Finding a balance — Asheville Yoga Center
By Garret K. Woodward
Sunny Keach wanted more. “You get in this reality of what you can actually do with your business, what builders can actually do these days, and what banks are willing to work with you in terms of your vision,” he said. Co-owner of Asheville Yoga Center, Keach is at the helm of the almost 20-year- old business that pushes forth an agenda of yoga and community all wrapped in a sustainable sustainability mindset.
“It’s minimal waste with maximum efficiency,” he said.
Located on Liberty Street, the original building (occupied since 2001) was a work-in- progress as the center refurbished the structure, implementing green initiatives (such as solar panels) while growing the brand as one of the premier yoga facilities in the country. But, Keach was looking to expand, and expand smartly.
Seeing what Earthhaven Ecovillage in Black Mountain (an intentional community) was doing in terms of sustainable living and edible landscapes, Keach decided he wanted to pursue something similar with the new center.
“When it came time to construct the second building, I wanted to go that route, which was a low carbon footprint within a design that was functional and efficient,” he said. “We geared the new facility more towards long-term sustainability, one that will use the least amount of energy over time.”
Opened on New Year’s Day 2012, the two-yoga- room 3,500-square- foot half-acre building ideally complements its original refurbished sibling. The property is decorated with an array of edible and aromatic native trees and plants. The building is situated on an East/West axis, which provided for optimal natural light and a passive solar advantage with numerous panels installed on the roof. Rainwater is also directed back into the ground instead of the
“If you have a business that affords you some opportunities to create some green realities, why not make some of those realities you want to see in the world?” Keach said. “One of our core values is high quality, and we’ve always done our best for high quality with our service, but now we can also offer high quality in the facilities and the location. The building creates and nurtures the spirit of yoga, which is one of calming and centering, with no distractions. And with the natural, edible landscaping, we’re also able continue to carry our values outside of the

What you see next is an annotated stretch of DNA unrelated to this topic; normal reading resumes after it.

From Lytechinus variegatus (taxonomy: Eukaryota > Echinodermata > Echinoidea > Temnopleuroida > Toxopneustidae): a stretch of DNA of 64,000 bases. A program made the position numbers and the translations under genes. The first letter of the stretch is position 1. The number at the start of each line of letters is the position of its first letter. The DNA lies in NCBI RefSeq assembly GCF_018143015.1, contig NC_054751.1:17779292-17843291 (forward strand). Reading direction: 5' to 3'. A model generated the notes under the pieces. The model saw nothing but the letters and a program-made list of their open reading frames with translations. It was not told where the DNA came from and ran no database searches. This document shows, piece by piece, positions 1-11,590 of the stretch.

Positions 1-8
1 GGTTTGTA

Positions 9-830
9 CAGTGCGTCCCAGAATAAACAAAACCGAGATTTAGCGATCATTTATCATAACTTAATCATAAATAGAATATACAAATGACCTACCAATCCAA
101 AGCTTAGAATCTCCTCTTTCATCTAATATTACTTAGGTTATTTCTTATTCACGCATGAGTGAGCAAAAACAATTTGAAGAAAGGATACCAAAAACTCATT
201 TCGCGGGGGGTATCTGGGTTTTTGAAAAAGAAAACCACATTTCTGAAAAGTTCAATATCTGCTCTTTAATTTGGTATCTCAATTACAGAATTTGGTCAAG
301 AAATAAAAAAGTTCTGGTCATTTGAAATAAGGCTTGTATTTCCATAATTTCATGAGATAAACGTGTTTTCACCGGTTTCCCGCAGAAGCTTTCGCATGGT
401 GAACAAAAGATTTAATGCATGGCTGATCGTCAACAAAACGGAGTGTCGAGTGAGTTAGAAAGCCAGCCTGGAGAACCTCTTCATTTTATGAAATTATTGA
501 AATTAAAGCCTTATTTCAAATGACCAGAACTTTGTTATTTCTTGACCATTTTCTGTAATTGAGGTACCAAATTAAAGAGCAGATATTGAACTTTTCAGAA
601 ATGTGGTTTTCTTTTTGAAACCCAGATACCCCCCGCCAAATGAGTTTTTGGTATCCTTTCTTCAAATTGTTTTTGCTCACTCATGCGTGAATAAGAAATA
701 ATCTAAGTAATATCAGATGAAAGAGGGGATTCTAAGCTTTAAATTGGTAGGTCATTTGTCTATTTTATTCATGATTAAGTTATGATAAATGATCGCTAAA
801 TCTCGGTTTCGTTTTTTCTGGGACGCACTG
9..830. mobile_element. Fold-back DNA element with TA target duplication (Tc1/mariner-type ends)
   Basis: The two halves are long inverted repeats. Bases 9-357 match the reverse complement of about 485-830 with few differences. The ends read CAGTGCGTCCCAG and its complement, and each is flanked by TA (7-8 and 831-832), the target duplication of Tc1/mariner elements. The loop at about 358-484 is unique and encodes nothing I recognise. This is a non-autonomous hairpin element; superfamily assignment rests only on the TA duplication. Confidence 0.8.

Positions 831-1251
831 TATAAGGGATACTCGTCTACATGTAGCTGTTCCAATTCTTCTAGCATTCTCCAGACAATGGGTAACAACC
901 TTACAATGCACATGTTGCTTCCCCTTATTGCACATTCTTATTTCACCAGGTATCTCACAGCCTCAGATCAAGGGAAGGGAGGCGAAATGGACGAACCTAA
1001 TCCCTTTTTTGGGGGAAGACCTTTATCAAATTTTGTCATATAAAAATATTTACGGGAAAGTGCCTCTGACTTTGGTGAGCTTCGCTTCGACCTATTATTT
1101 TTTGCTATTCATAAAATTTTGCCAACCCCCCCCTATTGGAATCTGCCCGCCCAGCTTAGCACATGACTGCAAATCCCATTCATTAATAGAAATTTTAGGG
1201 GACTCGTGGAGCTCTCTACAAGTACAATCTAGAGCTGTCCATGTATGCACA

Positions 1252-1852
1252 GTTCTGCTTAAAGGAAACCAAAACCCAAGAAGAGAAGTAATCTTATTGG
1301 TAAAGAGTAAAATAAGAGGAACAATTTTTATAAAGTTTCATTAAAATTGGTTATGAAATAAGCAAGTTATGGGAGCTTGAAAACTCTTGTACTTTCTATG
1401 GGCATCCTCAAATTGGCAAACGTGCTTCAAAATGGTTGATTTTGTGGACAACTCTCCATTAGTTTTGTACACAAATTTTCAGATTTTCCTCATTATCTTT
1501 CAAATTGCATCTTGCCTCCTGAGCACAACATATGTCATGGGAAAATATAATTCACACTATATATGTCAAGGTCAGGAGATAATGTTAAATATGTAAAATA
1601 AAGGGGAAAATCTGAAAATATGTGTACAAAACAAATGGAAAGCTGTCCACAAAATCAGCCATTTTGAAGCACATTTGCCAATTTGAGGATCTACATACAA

building and onto the property.”
Keach also went with superior wall construction. The easy-to- setup walls allow the builder to install the high walls immediately, and with minimal onsite waste that would otherwise end up in a landfill. The walls also eliminate site disturbances, where now a quiet, well-insulated space is constructed. The airtight nature of walls plays into its heating and cooling, with the center using an efficient zoned heating and air conditioning system, which features a fresh air heat
exchange and a DuctSox ductwork system. Simply put, hot air is removed between sessions as
conditioned air is circulated throughout the building in an eco-friendly fashion.
“We were open for business within a six-month timeframe using the superior walls,” Keach said. “There was no need to dig a basement. You just level the land, add gravel, put up the walls, and have almost no leftover waste, which was something I really wanted to focus on — keep the cost down, and also keep the waste down.”
With a total price tag hovering around $1.4 million, Keach looks at the entire project with all of its green initiatives as an investment in not only his company, but also his community and the future of those around him.
“It’s about thinking more than just the bottom line, and a lot of the time these green initiatives impact the bottom line positively,” he said. “These initiatives do give us more attention and more clients, because they care about green features — people vote with their dollar.”